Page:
My husband and I have just had major birthdays so we researched then splurged on four lunches at widely praised restaurants - they are much more expensive than our usual haunts, but not tops for price and luxury.
Yesterday we went to L'Atelier de Joel Robuchon - which is an excellent place for people who want to concentrate on the food and try a lot of dishes. To my surprise I liked the counter seating though husband did not. We shared five of the little plates (miniscule - hors d'oeuvres size), 1 main dish and 1 desert - with 2 rolls each it was enough food. We had the aubergine mille-feuille and egg cocotte with girolles mushrooms mentioned in Chowhound post. The aubergine was pleasant combination of aubergine, courgette, tomato confit, mozzarella and basil sauce - well done but surely a little conventional and could easily be concocted at home. The egg with girolles was mild and creamy and very much liked by husband. We also had a tartine of pig's foot - which was very good but then pig's foot usually is; a sublime creamy asparagus soup (normal size) with a chiffonade of raw sorrel- though the sorrel hardly tasted. We also had "langoustine en papillot au basilica" with ONE langoustine for 25 euros which shocked husband into realizing that whenever he chooses dishes with expensive ingredients, he gets very little so he vowed never to do it again. Our one main dish was chicken "en" bouillon with fois gras raviolis - we expected chicken but it was just a not very good chicken broth with 6 absolutely wonderful fois gras raviolis. The desert was some sort of pleasant coffee, cake and jelly mixture but we have found that restaurant deserts are rarely as good as patisserie from the best shops. Bread good but nothing fancy. Staff friendly and informal, decor black and sleek. For five little plates, one main, 1 desert and four glasses of cheapest wine we paid 148 euros. As it is August, although we arrived early the place never filled totally and there were still seats when we left at 2.30. We asked, and, as far as we could gather, for the rest of the year the only way to get a place is to turn up in person at 11.30 or 6.30 when you are given a time to return - anyone know better?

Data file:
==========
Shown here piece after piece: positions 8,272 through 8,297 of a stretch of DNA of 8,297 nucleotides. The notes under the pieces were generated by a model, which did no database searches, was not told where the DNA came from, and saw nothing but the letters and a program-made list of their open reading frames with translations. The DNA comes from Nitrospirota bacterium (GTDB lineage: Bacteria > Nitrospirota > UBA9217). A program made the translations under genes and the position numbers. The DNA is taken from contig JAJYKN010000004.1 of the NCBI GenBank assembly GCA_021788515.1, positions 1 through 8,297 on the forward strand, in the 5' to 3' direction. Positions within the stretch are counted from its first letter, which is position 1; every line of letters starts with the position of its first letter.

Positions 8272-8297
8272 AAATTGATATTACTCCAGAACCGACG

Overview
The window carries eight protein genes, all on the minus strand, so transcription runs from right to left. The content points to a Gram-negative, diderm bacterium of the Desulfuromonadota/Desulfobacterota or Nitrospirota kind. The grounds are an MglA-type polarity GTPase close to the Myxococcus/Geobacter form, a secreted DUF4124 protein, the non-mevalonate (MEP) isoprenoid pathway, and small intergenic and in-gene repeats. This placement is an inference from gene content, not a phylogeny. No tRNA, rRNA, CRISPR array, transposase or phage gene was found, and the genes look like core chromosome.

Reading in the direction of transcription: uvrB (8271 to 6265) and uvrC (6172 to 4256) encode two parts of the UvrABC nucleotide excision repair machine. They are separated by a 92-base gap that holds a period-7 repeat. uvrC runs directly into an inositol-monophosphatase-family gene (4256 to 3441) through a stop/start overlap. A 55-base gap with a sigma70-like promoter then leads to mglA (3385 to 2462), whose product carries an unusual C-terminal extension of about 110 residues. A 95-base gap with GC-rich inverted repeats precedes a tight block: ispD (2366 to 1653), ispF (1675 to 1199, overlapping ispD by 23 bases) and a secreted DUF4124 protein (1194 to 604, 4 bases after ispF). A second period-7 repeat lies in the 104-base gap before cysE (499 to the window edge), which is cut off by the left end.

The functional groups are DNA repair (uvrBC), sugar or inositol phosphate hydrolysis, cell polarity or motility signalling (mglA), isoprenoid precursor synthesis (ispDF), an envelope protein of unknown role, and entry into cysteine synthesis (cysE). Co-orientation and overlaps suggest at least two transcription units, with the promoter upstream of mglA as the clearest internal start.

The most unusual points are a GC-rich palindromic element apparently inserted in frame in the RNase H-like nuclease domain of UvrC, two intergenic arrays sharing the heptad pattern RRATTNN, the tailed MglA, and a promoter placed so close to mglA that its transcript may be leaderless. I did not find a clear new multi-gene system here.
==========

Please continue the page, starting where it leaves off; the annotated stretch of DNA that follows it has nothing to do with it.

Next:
Perhaps our best lunch was at Senderens the other week, where we were given a fabulous mushroom cream amuse bouche. Starters: exquisite fried duck liver meltingly undercooked inside, and excellent but tiny lobster and mango salad (this was before husband learned about expensive ingredients). Main dishes (we chose quite conservatively but there isn't a huge choice) lamb with wonderful buttery veg. du temps and famous Salurs beef(good but not special)with lovely ravioli. Cheese courseconsisted of tiny cream cheeses with ginger.OK. We didn't adore the matched wines. Atmosphere informal and a little crowded. Decor is not succesfully updated Art Deco interior of the Lucas Carton restaurant. For two starters, two mains, 1 cheese, five glasses of wine and one coffee, the bill was 190 euros. We booked on line at the Lucas Carton website.
Another quite succesful lunch was at Gaya where we had good crab soup with exquisit horse radish foam; red peppers with "crustaceans" which consisted of a very small bowl of tiny squares of red peppers floating in not very good shrimp broth and an excellent very small bowl of mussels and bulots (large snail-like things)in a cream sauce. Main dishes: pleasant grilled rouget with a mush of fennel and chorizo, and an OK langoustine in pea sauce, plus an extraordinary tiny bowl of peas in a (caramel?)syrup which I liked but husband did not. Four dishes and three glasses of wine cost 140 euros. There was background music (not TOO intrusive) and we disliked the modern decor and table settings (praised by French food writer Lebey). The place was only half full for lunch at the end of July.
Our fourth lunch was at Chamarre which is supposed to have a Mauritius chef but there wasn't much exotic flavoring. On the whole who objected to the (once nouveau) portion control and rather precious presentation with several spoonfulls of food on each plate. Starters: squid salad which was nicely fresh because of basil and tomato, but tiny cubes of squid didn't add much; shrimp "croustillant" which husband objected to on the grounds they they tasted as though wrapped in shredded wheat. Main dishes: lieu (white fish common in French restaurants)with tiny piles of anchoide, tapenade,and veg; Plain chicken with excellent mushrooms and spinach. Deserts: stodgy praline tart with very good sorbet and totally disappointing slab of rhubarb in jelly. Decor and table settings ugly though, once again, praised by Lebey. Restaurant half full for lunch in July. We each had the 40 euro three course lunch and then spent another 40 euros for 4 glasses of wine.
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